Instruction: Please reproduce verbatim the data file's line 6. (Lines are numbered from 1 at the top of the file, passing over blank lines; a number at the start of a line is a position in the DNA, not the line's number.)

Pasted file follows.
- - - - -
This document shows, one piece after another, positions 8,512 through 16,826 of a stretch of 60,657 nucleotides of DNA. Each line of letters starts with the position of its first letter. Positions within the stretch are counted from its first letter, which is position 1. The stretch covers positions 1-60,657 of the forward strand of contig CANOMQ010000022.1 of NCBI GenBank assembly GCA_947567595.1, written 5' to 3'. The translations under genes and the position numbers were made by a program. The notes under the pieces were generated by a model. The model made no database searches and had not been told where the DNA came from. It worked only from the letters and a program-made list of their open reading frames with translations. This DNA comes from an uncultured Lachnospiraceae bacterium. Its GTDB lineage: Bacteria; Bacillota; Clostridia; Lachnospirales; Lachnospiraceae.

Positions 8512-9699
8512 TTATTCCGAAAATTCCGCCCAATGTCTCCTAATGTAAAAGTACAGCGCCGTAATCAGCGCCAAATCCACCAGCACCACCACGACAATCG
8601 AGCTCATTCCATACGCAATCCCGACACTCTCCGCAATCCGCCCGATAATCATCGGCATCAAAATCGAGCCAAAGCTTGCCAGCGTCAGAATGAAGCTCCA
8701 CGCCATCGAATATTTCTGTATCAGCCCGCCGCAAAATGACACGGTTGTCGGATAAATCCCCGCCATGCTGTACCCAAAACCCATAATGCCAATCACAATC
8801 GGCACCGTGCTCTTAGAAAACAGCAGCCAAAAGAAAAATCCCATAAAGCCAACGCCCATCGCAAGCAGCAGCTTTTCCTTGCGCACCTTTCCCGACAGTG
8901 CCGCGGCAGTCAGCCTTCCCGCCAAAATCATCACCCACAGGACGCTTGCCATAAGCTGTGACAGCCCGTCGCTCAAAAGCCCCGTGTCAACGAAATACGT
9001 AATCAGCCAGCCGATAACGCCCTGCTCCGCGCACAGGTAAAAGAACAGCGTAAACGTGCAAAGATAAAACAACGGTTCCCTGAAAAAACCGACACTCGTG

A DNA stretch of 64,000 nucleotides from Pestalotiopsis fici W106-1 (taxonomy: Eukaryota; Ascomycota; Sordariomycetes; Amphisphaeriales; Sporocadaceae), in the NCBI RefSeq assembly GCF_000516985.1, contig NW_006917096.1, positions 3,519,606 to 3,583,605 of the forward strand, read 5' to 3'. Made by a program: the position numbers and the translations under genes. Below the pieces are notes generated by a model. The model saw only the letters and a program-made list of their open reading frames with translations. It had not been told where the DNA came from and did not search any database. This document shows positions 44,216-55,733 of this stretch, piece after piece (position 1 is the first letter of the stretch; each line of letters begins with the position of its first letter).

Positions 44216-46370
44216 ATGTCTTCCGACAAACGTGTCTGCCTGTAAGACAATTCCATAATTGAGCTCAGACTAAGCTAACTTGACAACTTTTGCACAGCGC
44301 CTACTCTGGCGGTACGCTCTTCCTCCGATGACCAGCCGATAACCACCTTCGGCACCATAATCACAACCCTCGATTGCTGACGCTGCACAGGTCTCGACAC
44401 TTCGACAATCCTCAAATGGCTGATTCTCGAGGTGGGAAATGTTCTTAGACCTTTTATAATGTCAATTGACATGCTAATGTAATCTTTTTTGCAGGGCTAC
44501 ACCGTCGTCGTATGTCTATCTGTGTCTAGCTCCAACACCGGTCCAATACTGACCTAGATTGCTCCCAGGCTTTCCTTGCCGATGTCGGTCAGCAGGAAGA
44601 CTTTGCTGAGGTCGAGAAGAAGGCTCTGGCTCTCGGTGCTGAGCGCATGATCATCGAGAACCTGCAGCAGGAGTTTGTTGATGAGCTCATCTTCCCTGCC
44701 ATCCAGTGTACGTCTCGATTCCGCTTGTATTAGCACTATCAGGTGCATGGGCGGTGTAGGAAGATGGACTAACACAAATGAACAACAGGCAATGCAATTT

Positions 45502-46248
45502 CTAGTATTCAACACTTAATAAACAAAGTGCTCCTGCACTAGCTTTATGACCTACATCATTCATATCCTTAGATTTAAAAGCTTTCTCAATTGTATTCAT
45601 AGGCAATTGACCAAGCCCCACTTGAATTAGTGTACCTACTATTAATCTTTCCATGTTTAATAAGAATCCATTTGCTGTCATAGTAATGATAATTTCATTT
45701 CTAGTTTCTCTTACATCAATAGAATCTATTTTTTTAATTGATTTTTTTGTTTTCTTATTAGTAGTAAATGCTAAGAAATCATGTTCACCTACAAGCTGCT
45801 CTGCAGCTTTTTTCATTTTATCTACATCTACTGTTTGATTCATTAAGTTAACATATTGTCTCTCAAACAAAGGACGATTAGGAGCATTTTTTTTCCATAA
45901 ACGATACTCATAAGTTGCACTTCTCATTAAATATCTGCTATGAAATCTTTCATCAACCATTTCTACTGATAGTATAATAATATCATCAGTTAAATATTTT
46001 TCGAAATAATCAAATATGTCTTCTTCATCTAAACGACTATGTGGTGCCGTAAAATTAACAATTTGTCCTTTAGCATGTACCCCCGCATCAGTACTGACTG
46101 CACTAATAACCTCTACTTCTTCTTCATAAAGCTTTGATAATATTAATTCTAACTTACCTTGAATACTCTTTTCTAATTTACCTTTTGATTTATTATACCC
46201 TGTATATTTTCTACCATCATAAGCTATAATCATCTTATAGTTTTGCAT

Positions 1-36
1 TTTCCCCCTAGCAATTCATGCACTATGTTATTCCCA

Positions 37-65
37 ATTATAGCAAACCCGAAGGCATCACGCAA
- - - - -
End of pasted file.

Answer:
8801 GGCACCGTGCTCTTAGAAAACAGCAGCCAAAAGAAAAATCCCATAAAGCCAACGCCCATCGCAAGCAGCAGCTTTTCCTTGCGCACCTTTCCCGACAGTG